A man diagnosed with early onset dementia at the age of just 51 is enjoying the health benefits of a new wetroom donated by Impey Cares.
Taking a shower had become a daily struggle for Paul Davis and his wife Evadney because of a condition called Dementia with Lewy Bodies (DLB), which causes sufferers to develop symptoms associated with Parkinson’s disease as well as the problems related to dementia such as a decline in thinking, reasoning and independent function.
It means not only does Paul suffer severe stiffness in his legs, he is also often confused and uncommunicative – both of which made showering a huge challenge.
But now Evadney and Paul are enjoying the benefits of the new wetroom provided by Impey Showers as part of its Impey Cares scheme. The level-access shower and shower chair is massively reducing the stress of the daily task.
A downstairs room at the Davis house has been transformed using Impey’s innovative bathroom products, including a level access shower featuring EasyFit wet floor former, Impey Freedom air assisted shower doors and Maxi-Grip hand rails.
Evadney said: “The groundfloor wetroom is a huge boost to Paul’s quality of life.
“Having a shower each morning can now be the pleasure it should be. The water refreshes him, stimulates him, and makes him more alert and lucid. Afterwards, he is often the best he is all day. It also helps relax and soothe the muscles in his back, neck and legs which are so stiff.”
Impey Showers, the leading wetroom suppliers, set up Impey Cares in 2012 to represent the interests of vulnerable, disabled and elderly people, and raise awareness of the increasingly difficult situation following the government’s austerity measures which have resulted in funding cuts.
The scheme offers wetroom adaptations to those who have been refused funding through a Disabled Facilities Grant. The company has committed to continue Impey Cares into 2013 – fitting one wetroom each quarter – because of the huge number of people they discovered living without adequate wetroom facilities.
Evadney and Paul, both 56 and from Harrow, north west London, are the latest family to benefit.
Evadney, whose life was turned upside down when Paul received the official diagnosis from University College London Hospital in the summer of 2008, said: “Before the wetroom, the carer and I really struggled to get Paul into the bath.
“He can be very slow to get going in the morning and often he doesn’t understand what you are asking him to do. We’d often have to try and physically lift him into the bath – which is particularly hard because his body is so rigid and tense.”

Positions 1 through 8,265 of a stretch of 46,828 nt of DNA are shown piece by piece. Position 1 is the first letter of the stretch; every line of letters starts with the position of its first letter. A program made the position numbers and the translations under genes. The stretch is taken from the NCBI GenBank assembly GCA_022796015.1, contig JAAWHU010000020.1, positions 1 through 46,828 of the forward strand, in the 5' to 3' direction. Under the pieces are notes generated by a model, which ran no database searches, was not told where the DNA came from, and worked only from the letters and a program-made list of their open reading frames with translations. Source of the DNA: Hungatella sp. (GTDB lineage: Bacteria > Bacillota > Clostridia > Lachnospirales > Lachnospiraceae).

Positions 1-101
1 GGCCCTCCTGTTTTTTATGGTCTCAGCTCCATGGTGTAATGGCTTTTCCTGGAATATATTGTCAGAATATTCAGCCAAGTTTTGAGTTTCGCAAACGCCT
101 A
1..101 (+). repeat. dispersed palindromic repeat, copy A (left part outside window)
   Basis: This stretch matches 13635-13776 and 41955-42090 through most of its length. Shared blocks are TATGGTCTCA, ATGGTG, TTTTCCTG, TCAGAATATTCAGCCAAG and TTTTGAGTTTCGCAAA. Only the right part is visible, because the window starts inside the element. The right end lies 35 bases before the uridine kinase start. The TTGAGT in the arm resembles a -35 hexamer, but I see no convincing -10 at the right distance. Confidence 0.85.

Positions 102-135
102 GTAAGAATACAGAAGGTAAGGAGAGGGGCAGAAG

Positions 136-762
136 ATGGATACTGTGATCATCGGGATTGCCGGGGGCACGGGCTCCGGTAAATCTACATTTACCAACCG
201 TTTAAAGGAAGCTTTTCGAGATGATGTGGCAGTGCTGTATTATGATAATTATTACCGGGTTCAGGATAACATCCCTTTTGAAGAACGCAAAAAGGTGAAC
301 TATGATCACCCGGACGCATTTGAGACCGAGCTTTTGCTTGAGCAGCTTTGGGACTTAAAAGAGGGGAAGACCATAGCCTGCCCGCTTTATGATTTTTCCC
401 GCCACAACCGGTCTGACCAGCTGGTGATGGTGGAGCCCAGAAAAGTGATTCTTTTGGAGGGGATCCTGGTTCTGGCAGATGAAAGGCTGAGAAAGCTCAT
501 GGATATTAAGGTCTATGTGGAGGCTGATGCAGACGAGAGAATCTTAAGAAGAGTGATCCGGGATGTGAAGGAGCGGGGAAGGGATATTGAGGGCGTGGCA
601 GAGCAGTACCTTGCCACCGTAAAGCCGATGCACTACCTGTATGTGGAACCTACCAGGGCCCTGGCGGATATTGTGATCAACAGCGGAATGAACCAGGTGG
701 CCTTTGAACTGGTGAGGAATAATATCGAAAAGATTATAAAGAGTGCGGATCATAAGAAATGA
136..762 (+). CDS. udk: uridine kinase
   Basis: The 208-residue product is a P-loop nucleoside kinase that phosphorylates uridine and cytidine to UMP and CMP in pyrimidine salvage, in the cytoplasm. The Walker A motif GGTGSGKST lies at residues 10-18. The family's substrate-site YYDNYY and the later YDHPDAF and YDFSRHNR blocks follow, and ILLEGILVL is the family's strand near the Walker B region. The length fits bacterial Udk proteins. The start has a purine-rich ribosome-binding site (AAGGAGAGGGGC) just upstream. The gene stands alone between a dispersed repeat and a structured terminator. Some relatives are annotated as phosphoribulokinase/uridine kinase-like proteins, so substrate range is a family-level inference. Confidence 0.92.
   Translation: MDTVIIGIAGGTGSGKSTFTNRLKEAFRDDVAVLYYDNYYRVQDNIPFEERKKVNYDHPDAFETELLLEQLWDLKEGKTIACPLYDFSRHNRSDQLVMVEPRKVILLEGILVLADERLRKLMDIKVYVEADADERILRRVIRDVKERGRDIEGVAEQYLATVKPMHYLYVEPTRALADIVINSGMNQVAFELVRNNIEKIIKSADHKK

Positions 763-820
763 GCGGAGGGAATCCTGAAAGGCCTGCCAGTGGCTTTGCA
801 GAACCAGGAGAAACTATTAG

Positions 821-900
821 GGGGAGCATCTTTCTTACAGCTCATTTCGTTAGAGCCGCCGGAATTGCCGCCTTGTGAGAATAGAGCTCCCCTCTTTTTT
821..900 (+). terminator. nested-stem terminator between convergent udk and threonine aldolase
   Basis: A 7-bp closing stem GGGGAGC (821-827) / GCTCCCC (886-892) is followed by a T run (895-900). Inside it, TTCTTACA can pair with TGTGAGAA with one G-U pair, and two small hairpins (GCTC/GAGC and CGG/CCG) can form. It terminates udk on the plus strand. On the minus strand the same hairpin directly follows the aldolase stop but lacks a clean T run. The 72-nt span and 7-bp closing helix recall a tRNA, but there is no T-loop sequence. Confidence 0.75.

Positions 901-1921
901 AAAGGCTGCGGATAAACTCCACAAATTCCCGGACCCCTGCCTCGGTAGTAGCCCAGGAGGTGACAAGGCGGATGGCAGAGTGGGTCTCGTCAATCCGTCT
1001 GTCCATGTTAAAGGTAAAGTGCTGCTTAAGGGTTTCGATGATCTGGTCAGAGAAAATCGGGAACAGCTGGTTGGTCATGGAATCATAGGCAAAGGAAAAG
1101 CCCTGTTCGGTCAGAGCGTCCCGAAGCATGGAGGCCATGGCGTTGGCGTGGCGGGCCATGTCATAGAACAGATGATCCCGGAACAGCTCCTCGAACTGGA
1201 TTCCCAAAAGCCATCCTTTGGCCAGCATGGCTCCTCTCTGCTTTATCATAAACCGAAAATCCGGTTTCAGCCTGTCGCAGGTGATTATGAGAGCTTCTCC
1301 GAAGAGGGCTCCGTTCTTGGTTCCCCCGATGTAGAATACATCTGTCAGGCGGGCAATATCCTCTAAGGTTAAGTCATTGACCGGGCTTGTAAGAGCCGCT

Evadney knew a wetroom would improve the situation, but when she applied for a Disabled
Facilities Grant was told she would have to pay out an incredible £103,000 towards any project – far more than the adaptation would cost anyway.
Mrs Davis, a contract officer at a London council said: “Because I still work full-time – fitting my hours in around Paul’s care needs – this is the figure they came back with from the means-tested assessment.
“I can’t see the logic of it – if I had that kind of money available I would buy a bungalow. As it is, we still have the mortgage to pay and I am obviously the only one working. We didn’t have spare money for a wetroom.”
Paul’s occupational therapist Clare Carrier and Harrow council case worker Norma Fowler told the Davis family about the Impey Cares scheme and suggested they apply.
Evadney, a mum-of-two and grandma-of-two, said the news they had been picked felt like ‘a little bit of luck at last’.
“The past few years have been incredibly hard,” she said.
“Just as Paul and I were looking forward to a new chapter of our lives together, with the children grown up and left home, this came and turned our lives upside down.
“His condition has deteriorated progressively since the diagnosis. Some days now he doesn’t know who I am which is very sad and very hard to cope with.
“But he needs me know more than ever before – I am loving him more than ever, and looking after him in the best way I can. Part of that for me is making sure he lives with dignity and has a shower each day like he always used to.
“We want to say a big thank you to all the staff at Impey Showers who made this possible – they’ve made our dream come true. I think Impey Cares is a fantastic scheme, which is providing something so vital which many people take for granted.”
Occupational therapist Clare, who worked with Impey to develop a downstairs wetroom best suited to Paul’s needs, agreed, and added: “The Impey Cares scheme to provide wetrooms for those with mobility problems is outstanding.
“There are so many people who need adequate bathroom facilities to enable them to shower independently or more easily. Independence relating to personal care is such an important consideration for a person.”
Alex Longden, Marketing Manager at Impey Showers, said everyone at the firm had been touched by the Davis’ story.
“We are thrilled with the difference the new wetroom is now making to their lives,” he said.
“Independent living is a basic human right, and we look forward to helping more people experience the life-changing difference a wetroom can bring.”
Nominations are now being invited for Impey Cares adaptations to be carried out in 2013.
Applications are invited from those with a mobility problem or disability who have no financial means to adapt their own bathrooms, their carers, or their representatives from schools, charities and other not-for-profit organisations.
Visit www.impeycare.co.uk to make your nomination now.
Follow the Impey Cares campaign online: tweet @impeycares; ‘Like’ the project on Facebook.com/impeycares; and visit www.impeycare.co.uk to watch video interviews with those who have received a wetroom adaptation and to nominate someone in need.